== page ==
The chips, which operate on low voltage, contain entire computer programs within them that gather information, make decisions, then instruct the higher voltage devices like motors, electrical relays, light bulbs, and audible alarms to follow.  By “information,” I mean data signals received by the chip from its input connections to sensors, buttons, and other electrical components.  This data informs the chip’s computer program of important operational information, like whether buttons have been pressed, switches are activated, and temperatures are normal.  Based on this data, “decisions” are made by the chip using the logic contained within its program, then, depending on the decisions made, “commands” are issued by the chip.  The commands, in the form of electrical output signals, are put into action by the work horses, the higher voltage devices.  They, like a ship’s sailors, perform the actual physical work.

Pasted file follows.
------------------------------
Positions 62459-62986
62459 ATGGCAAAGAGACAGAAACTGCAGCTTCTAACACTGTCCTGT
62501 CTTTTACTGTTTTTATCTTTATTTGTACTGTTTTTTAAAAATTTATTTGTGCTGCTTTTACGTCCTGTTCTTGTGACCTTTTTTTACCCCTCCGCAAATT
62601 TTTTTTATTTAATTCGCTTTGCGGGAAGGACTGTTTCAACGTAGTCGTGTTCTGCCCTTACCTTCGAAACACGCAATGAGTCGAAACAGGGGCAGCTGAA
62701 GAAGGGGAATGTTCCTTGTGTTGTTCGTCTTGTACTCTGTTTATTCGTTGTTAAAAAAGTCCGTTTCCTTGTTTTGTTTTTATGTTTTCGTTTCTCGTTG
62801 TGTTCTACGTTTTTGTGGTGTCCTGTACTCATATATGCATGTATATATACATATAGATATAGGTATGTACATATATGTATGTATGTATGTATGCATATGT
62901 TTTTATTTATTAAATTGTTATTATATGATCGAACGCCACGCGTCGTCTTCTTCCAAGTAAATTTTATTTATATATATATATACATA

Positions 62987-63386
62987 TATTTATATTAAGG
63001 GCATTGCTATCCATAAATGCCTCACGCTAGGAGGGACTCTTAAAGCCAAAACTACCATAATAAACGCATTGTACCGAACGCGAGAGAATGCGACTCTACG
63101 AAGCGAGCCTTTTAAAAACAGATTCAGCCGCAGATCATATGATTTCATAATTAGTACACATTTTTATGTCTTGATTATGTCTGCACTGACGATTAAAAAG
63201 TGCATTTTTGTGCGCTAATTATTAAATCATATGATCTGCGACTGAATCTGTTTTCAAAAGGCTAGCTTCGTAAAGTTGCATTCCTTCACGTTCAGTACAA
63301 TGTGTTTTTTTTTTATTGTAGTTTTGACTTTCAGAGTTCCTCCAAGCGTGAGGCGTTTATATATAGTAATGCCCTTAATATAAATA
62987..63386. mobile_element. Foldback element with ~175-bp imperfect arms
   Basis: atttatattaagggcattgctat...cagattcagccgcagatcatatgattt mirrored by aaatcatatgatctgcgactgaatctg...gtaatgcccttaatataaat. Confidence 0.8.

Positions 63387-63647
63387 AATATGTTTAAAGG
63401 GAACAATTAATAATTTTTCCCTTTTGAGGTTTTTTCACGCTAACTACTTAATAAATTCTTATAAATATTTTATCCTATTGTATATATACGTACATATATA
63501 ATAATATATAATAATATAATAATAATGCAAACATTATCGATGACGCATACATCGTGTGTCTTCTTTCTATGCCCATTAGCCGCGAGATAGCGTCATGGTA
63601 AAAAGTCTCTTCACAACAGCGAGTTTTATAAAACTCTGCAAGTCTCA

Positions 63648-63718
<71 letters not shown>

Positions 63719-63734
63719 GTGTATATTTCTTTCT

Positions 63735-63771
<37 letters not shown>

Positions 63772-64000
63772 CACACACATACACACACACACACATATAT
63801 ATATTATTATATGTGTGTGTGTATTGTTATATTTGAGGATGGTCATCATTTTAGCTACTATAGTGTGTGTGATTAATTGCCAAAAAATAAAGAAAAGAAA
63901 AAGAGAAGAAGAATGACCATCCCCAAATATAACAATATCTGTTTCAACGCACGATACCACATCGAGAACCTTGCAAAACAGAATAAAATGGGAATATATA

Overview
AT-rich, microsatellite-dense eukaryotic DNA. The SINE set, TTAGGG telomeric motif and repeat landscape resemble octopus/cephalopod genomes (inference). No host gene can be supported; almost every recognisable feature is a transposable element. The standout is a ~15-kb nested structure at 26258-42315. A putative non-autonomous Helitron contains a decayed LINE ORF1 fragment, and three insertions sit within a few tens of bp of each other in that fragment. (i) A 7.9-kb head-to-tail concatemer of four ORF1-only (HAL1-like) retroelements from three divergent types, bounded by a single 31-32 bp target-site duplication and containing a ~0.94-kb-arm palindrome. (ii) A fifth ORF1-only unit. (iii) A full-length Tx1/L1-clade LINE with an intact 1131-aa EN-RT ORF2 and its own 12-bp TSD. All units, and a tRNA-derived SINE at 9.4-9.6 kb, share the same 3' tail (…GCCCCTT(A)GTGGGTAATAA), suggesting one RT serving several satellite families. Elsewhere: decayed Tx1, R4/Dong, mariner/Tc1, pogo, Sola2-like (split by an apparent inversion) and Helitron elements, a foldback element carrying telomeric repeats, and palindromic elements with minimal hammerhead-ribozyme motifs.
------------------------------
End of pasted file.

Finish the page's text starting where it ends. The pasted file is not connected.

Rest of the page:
There is one problem presented by this scenario, however.  The electric output signals from the lower voltage chips are not suited to directly control the higher voltage devices because the signal voltage put out by the chips is too low.  Even if the chip was designed to work at a higher voltage, the high level of current drawn by the motors, relays, and bulbs would lead to damage of the delicate circuitry within the chip.  The chips must therefore rely on the FET to act as a digital control interface between them and the higher voltage devices, much as the ship’s captain depends on his subordinates to carry out his orders.